An abyss of natural beauty
The Barranca Museumis spectacularly situated at the edge of a canyon, some 600 meters deep, with a view on to the infinite expanses of a rugged and rocky landscape. The location is so extraordinary that we felt compelled to adapt the entire spatial and sculptural shape of the building, the circulation of the visitors and, in fact, the entire concept of the project to this natural environment. We consider the topographical givens a magnificent opportunity for the future of this emerging institution.
The situation is unique; it is a distinctive site with an unmistakable identity. This is a decisive factor, in view of mushrooming museums worldwide and countless cities, museums, collectors, artists and architects vying for attention. Undoubtedly, the pressure of making decisions has all too often led to projects that are inadequate, vain and cluttered. Here in Guadalajara, the danger lies in being tempted to compete with nature, to impose a gesture on the architecture that is as daring as its natural surroundings.
In addition to the seductive beauty of the canyon, the location has other features that can fruitfully contribute to the integration of the Museum into the consciousness and daily lives of the people in Guadalajara. In particular, there is the park, densely populated with a variety of trees; by some miracle it has managed to survive the seemingly uncontrollable spread of housing in Guadalajara. Looking at the city from the air, one is struck by the abyss that abruptly halts the urban sprawl, creating a sharp edge on one side, in contrast to the less definable fringe around other parts of the agglomeration.
A shared meeting place
The park and the encroaching city are two vital factors that we wish to take into account. The city is divided into two halves, as they were, the western half for the privileged and the eastern half for the underprivileged. From the aerial view one can see the numerous patches of blue seen to the west are private swimming pools, while there are none to the east of the Calzada Independencia, the axis that divides the two parts of the city and leads directly to the site in the north and the abyss of Huentitán Canyon.
Hence, the Museum will become a site for everyone, a shared meeting place and not an isolated, insulated and exclusive place for the select few. For this reason we have integrated the building into the park, instead of placing it in front of or outside of the park, for instance, in the canyon. The building should not be a structure that stands aloof; it should be woven into the urban fabric because the future institution of the Museum wants to function like an organ of the city and not like a foreign body.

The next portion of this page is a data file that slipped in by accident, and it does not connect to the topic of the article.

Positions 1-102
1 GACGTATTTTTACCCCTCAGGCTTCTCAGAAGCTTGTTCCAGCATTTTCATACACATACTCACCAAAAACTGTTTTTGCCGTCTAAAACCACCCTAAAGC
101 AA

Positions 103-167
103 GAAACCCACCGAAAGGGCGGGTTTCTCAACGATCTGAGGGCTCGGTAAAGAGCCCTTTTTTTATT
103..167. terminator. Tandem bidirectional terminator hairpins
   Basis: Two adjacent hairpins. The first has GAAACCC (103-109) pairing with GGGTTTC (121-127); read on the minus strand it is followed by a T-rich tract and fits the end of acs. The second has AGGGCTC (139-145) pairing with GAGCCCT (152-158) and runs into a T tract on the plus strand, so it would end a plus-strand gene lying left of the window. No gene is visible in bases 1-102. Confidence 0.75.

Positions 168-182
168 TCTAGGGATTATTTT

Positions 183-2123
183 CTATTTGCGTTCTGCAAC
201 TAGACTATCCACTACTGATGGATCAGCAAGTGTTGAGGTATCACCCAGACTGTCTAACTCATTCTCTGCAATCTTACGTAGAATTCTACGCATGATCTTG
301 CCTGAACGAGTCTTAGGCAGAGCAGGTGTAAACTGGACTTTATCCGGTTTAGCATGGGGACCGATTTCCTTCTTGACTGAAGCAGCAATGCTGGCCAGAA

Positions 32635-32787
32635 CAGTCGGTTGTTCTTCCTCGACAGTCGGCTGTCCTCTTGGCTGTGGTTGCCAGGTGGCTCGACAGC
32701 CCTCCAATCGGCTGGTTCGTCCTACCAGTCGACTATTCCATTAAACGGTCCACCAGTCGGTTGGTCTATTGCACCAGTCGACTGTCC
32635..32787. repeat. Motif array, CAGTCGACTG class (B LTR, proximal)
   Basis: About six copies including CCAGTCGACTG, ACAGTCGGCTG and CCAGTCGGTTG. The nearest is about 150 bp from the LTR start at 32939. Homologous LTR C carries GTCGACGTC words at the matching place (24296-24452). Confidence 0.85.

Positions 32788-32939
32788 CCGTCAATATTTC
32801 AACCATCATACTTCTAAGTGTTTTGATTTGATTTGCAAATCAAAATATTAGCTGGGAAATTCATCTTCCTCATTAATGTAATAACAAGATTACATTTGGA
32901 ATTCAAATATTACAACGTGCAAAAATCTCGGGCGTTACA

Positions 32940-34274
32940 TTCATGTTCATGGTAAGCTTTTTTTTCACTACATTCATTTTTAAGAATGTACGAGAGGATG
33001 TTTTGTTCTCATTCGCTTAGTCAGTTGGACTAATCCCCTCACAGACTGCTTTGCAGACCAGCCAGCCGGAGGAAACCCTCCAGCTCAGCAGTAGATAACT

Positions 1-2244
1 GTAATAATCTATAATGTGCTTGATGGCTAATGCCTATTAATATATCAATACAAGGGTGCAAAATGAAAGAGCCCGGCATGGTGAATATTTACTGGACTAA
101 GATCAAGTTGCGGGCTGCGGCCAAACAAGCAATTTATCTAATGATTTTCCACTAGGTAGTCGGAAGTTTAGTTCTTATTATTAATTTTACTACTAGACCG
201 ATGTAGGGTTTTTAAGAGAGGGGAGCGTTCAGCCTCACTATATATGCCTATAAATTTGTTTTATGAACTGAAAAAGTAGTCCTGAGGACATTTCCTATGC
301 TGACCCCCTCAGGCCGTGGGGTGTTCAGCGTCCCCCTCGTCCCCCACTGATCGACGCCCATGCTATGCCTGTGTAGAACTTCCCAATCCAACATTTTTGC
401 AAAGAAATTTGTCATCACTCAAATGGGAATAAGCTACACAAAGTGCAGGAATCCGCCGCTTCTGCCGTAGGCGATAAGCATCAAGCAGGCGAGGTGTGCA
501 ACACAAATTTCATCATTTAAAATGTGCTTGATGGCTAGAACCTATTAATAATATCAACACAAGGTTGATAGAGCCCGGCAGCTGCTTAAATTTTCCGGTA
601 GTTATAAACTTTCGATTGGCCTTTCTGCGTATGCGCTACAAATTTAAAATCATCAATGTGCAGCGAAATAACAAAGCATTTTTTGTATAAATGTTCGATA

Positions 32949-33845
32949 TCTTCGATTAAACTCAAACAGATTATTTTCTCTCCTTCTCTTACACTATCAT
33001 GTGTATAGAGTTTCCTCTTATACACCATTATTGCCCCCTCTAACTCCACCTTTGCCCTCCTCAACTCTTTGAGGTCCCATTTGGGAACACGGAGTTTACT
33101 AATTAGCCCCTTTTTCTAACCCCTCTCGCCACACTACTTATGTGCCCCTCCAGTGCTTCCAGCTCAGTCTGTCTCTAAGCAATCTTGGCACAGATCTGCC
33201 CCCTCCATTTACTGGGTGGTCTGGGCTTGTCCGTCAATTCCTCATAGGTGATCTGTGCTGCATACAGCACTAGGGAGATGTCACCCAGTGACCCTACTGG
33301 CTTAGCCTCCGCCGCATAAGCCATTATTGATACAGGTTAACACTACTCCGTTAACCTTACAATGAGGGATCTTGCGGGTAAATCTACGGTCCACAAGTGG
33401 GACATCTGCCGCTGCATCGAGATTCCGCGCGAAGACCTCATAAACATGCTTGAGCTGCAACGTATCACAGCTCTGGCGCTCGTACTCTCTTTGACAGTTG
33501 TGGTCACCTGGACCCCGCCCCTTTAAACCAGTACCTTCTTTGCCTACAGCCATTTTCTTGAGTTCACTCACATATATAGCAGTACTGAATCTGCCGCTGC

A “pueblo” typology
From among the various typological models for museums, we have chosen one that is the sum of many parts – individual galleries – in contrast to a single monolithic structure. The galleries will be wedged into each other like huge blocks of stone. They stand on separate supports, making room for all those who come to visit the Museum and the park to enjoy its cool, shady atmosphere and such amenities as a bar or restaurant, turning it into a new centre of urban life in Guadalajara.
The variety and flexibility that can be achieved in a complex of many parts gives both artists and curators ideal exhibiting conditions. Visitors encounter a complex and lively sequence of spaces with open views of the labyrinthine courtyards between the galleries, the trees in the park and, of course, the immeasurable canyon.
A lively sequence of galleries
Like a branching tree, the lifted structure creates a roof that covers the public plaza with the entrance to the Museum, a café and the restaurant offering shade and magnificent panoramic views over the canyon. The fragmented structure is organised in a grid, similar to a “pueblo mexicano”. It is composed of volumes oriented to the north for galleries of natural light and volumes oriented towards the canyon for galleries of artificial light providing a window to the dramatic landscape.
Some parts are disconnected from the whole, like fragments dispersed in the green that work independently engaging the park, such as a special project room, an auditorium, a shop and a restaurant. The proximity to the university allows a mutual use of infrastructures such as shared parking, the relocated of sports fields, and other utilities such as an open air auditorium, grill terraces and other amenities.The galleries are arranged in different loops starting and ending in a common foyer that is connected to the ground floor. This is a glazed box with views towards the canyon and the plaza below, giving a point of orientation in the centre of the fragmented structure, where people can meet, pause and reflect before entering the next exhibition loop.
The exhibitions are divided into one permanent and two temporary exhibitions, but can be easily separated into five shows. The freight and transit storage is located between the two temporary exhibitions, served by the art delivery from below to allow changes in each exhibition independently without interfering with visitor hours. It is the aim to create diverse atmospheres for the variety of art that will be exhibited, to achieve this, the height and dimensions of the gallery spaces vary and they have different kinds of wood and concrete flooring.
Location: Guadalajara, Mexico
Architect: Herzog & DeMeuron
Partners: Jacques Herzog, Pierre de Meuron, Stefan Marbach, Andreas Fries
Project Architects: Thomasine Wolfensberger (Associate), Agustín Solórzano Gil
Area: 11,300 m2
Museum: 4,000 m2
Cost: 35 mil USD